Recently, I had a mostly enjoyable experience doing an assignment for class where we plan out a remodel of our classroom. Part of the assignment was to use the program SketchUp to create a 3D model of our renovated classroom. My finished product looked like this:
As with any of the tools that we use (especially free ones), it has its perks (affordances) and quirks (constraints). The program is capable of creating phenomenal 3D renderings (including files that can be used by 3D printers). It also has an ever expanding catalog of different objects that can be imported into the program via the 3D Warehouse seen below.
Additionally, it has a wide array of tools that can be used (above). There seems to be a tool for virtually everything you might need as you create your object. When you click on a tool, you are given directions as to what that tool does off to the left of the screen. I’ve included the instructions for the Push/pull tool.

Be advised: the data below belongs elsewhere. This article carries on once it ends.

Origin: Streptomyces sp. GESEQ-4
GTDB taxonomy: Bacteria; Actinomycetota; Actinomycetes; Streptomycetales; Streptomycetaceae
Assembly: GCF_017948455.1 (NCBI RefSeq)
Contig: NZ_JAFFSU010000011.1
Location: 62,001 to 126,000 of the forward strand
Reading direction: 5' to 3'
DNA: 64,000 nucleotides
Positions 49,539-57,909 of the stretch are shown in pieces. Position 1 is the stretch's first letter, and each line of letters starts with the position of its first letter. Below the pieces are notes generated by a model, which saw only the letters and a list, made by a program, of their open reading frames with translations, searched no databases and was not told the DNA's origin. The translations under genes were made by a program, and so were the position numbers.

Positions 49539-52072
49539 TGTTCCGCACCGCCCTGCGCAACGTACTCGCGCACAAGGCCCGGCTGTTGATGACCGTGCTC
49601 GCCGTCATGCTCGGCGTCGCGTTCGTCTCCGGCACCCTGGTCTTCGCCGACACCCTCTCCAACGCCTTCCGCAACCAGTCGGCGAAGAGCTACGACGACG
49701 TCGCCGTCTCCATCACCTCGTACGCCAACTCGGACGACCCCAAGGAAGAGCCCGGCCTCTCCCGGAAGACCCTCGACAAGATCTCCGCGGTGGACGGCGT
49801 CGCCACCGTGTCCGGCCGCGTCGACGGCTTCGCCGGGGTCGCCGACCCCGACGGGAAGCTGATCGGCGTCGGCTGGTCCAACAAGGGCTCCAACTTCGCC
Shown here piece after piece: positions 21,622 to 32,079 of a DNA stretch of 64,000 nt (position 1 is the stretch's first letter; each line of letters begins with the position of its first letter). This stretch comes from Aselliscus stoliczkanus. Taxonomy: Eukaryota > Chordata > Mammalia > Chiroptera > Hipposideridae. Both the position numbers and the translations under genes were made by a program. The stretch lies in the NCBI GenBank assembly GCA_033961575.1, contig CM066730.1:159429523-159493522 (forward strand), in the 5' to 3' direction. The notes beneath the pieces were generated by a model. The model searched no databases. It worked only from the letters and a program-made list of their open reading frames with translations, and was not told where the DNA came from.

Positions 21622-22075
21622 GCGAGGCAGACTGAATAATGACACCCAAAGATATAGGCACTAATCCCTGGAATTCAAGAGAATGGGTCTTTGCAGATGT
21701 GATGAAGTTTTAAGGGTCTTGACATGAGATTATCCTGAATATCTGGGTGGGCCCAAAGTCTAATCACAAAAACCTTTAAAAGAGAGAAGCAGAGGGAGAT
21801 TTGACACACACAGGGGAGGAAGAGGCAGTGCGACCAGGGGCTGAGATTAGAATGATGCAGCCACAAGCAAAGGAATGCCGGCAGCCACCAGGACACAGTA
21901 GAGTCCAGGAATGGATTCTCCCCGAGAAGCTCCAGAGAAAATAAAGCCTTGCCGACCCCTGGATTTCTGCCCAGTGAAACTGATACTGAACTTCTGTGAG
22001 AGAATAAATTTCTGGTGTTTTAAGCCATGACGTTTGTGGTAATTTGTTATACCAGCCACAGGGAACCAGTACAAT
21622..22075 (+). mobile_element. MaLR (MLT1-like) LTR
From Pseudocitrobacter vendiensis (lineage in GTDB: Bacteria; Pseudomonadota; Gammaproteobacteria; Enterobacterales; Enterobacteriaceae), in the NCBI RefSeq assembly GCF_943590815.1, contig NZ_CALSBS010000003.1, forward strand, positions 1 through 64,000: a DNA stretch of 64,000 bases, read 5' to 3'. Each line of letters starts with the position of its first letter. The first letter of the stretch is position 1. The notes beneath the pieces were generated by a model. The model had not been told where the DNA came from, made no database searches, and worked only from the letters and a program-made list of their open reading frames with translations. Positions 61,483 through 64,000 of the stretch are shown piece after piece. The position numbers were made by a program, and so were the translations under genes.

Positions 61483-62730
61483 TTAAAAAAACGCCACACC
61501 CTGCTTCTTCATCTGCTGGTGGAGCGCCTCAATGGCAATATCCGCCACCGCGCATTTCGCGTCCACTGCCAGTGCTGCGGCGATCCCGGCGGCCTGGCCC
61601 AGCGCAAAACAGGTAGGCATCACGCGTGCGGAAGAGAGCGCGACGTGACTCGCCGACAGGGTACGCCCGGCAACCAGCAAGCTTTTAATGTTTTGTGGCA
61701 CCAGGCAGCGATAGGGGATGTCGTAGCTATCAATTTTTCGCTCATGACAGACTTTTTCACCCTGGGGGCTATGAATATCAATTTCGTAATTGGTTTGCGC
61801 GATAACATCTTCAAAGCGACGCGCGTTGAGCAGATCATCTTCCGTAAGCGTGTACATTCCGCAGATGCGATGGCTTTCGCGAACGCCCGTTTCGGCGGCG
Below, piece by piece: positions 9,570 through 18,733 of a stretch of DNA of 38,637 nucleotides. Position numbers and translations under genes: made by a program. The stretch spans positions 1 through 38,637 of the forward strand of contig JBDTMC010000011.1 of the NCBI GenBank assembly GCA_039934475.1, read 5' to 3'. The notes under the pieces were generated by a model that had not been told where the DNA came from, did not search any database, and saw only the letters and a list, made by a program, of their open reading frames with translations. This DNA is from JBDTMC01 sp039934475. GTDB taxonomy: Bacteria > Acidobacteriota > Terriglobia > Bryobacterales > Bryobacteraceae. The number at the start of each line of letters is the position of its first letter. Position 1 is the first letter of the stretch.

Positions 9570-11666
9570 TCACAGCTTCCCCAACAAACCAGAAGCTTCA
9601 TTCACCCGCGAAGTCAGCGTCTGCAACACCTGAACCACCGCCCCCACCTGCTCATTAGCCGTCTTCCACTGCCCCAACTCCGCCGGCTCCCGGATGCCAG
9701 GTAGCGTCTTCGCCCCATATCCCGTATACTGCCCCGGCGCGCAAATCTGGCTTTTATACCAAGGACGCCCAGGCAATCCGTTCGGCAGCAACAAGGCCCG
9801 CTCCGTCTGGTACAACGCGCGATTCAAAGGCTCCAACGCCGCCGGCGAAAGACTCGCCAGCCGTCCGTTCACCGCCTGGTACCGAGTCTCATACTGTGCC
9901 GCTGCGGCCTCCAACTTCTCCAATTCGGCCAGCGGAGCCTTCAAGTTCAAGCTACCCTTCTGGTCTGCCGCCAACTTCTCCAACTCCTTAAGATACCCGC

As with anything there are constraints with the tool as well. It can be highly frustrating. Part of the problem is that it was designed to be used with a mouse with a wheel, where I was trying to use my mouse pad. This caused issues with placing objects such as windows in the wall as they should be or with floating furniture.
Another constraint is that it needs to be downloaded. Therefore, it won’t be usable on Chromebooks, which is the tool of choice for my school and many others.
It is a valuable and powerful tool (particularly if you look at the price). If you have regular laptops and time to allow students to play around, this could be a fantastic tool to allow them to be creative, think spatially, and problem solve.
What do you think? Is this something that you could use with students? Have you used it before? I’d love to hear your feedback.
All images are screeshots taken by the author of SketchUp.